I Wanna Know

PW exposes the tricks, scams and truth about the powers that be.

By Sammy Mack
Add Comment Add Comment | Comments: 0 | Posted Mar. 10, 2004

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Q: How many light bulbs are there at the Sunoco refinery?

A: "It's impossible to know for sure," says Sunoco spokesperson John McCann. There's no easy way to keep track of the bulbs on all that outdoor scaffolding. "Some are incandescent. Some are fluorescent. There's sodium vapor and mercury vapor lighting--whatever happened to be in style when they installed the lighting," he says. Burn-outs get replaced as needed. It does help to know that the Philadelphia refinery recycles 1,000 pounds of bulbs each year. And that's just the fluorescent lights. Sunoco sends its old bulbs to Clean Harbors Inc., which specializes in hazardous waste management. "The white powder inside is actually a mercury-based powder," says McCann. "They have a way of extracting the elemental mercury," he adds. The recycler also reclaims the glass and metal found in the thousands of burned-out bulbs the refinery replaces each year.

Q: I noticed that Boathouse Row is looking pretty shabby these days. Who's responsible for maintaining the exterior lights on each boathouse?

A: Fairmount Park is responsible for the lighting on Boathouse Row. The bulbs that line the historic riverfront buildings are a high-maintenance decoration. "We relamp twice a year," says Clete Graham, commodore of the Schuylkill Navy. The Navy is an umbrella organization for the row's 10 boating clubs. In a count that took close to two weeks, the group determined that nearly 5,000 light bulbs fringe the boathouses. The fixtures are due for another relamping soon, hence the current number of burn-outs. It's just a matter of waiting for the weather to ease up to ensure the Navy gets the longest life out of the replacements, which are still of the standard incandescent variety. The Navy is now considering plans to switch bulb types to bring down the cost of relamping. "They're called LEDs. They last, I'm told, 30 years," says Graham. The organization is working with manufacturers to design an LED that would fit in the existing sockets. The energy-efficient bulbs could even have a computer-controlled color system, allowing them to shine pink for breast-cancer-awareness month or green for Eagles games.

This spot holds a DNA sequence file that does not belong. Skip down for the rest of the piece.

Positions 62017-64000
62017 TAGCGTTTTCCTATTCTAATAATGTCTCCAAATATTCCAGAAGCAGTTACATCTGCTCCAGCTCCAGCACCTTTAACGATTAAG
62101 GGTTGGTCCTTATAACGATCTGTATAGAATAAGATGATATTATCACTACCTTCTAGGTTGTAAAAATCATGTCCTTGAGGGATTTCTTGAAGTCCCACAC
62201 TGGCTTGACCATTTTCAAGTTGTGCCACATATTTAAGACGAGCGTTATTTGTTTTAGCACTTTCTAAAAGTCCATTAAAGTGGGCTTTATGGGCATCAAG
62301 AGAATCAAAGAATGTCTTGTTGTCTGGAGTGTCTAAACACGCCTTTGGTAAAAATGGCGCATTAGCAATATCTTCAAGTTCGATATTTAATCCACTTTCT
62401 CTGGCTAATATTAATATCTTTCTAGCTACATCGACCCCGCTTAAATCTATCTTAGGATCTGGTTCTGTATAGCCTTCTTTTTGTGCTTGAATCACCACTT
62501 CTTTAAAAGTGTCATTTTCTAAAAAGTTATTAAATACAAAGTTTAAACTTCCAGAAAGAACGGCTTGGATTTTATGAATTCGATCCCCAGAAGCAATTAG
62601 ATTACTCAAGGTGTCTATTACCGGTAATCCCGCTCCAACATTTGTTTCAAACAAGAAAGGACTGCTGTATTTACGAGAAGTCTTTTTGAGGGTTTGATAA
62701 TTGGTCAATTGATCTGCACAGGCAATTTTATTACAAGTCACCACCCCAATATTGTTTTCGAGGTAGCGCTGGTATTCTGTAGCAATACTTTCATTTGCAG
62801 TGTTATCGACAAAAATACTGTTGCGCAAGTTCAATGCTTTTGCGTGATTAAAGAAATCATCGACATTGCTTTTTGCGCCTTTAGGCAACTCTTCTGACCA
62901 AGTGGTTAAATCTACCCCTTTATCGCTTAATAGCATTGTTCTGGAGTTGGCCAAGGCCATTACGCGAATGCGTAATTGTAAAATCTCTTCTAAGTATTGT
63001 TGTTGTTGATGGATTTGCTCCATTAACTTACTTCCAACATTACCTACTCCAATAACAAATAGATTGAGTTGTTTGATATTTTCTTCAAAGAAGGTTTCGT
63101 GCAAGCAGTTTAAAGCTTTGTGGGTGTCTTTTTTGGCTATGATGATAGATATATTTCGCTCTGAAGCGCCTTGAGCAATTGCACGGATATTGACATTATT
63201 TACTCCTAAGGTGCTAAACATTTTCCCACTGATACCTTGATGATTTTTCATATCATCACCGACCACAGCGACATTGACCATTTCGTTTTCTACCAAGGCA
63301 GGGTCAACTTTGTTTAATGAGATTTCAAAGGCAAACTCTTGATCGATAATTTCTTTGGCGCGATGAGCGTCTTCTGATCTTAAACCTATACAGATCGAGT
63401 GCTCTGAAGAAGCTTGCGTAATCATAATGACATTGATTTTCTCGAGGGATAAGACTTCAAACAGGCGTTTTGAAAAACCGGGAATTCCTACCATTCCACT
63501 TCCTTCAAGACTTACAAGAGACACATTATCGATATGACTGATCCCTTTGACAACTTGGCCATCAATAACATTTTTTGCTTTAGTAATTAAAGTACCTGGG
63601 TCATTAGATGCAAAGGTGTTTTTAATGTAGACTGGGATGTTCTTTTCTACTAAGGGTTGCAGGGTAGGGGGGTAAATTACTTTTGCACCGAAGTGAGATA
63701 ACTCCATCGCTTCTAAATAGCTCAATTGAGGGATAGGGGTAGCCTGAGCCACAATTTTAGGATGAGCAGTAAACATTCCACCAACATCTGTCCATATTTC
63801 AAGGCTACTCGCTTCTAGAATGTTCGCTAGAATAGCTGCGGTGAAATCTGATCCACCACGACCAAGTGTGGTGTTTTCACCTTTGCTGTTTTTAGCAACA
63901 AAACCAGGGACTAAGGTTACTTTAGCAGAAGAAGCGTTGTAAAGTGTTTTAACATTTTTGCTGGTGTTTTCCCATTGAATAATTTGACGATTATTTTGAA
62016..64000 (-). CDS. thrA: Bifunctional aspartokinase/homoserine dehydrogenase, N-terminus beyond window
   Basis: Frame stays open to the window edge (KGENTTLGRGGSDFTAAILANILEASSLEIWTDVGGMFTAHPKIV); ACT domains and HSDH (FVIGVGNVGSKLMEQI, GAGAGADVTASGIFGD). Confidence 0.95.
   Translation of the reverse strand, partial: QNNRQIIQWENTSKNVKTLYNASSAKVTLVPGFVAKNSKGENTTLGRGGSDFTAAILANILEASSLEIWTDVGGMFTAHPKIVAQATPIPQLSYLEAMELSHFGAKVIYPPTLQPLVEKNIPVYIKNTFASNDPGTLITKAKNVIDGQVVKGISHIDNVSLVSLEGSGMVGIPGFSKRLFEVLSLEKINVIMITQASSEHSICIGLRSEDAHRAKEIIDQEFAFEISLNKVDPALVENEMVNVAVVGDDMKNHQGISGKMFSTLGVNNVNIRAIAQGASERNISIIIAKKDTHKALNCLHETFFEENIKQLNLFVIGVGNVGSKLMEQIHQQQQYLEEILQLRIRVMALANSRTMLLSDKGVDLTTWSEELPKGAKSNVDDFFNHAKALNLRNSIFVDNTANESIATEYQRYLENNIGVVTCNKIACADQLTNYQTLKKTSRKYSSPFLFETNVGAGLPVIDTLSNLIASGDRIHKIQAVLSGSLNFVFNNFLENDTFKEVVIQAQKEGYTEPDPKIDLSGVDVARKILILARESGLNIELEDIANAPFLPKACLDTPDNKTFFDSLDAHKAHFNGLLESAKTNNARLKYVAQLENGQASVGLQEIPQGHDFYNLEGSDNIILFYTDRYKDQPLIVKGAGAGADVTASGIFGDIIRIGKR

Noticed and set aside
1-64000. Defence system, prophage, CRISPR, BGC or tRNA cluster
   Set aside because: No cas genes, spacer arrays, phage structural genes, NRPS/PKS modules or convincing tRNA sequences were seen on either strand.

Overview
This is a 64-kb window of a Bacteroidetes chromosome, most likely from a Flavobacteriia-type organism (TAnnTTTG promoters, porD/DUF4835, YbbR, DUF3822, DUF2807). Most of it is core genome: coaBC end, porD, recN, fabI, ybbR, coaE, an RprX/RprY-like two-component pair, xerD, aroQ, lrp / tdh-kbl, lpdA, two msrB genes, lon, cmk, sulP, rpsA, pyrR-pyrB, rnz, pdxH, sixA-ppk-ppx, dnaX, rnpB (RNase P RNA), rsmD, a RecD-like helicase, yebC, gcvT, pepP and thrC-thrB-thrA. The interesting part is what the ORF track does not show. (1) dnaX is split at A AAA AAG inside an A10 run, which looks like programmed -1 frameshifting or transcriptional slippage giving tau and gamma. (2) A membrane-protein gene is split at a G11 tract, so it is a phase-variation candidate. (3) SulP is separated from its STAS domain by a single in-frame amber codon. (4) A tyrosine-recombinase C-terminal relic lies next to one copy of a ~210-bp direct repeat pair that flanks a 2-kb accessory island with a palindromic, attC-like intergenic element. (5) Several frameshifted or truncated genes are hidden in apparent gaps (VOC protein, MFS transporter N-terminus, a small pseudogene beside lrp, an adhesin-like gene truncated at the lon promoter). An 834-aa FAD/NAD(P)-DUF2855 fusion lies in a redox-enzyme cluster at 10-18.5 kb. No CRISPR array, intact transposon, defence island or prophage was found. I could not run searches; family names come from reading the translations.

What do you wanna know? Send queries and complaints to Sammy Mack at smack@philadelphiaweekly.com

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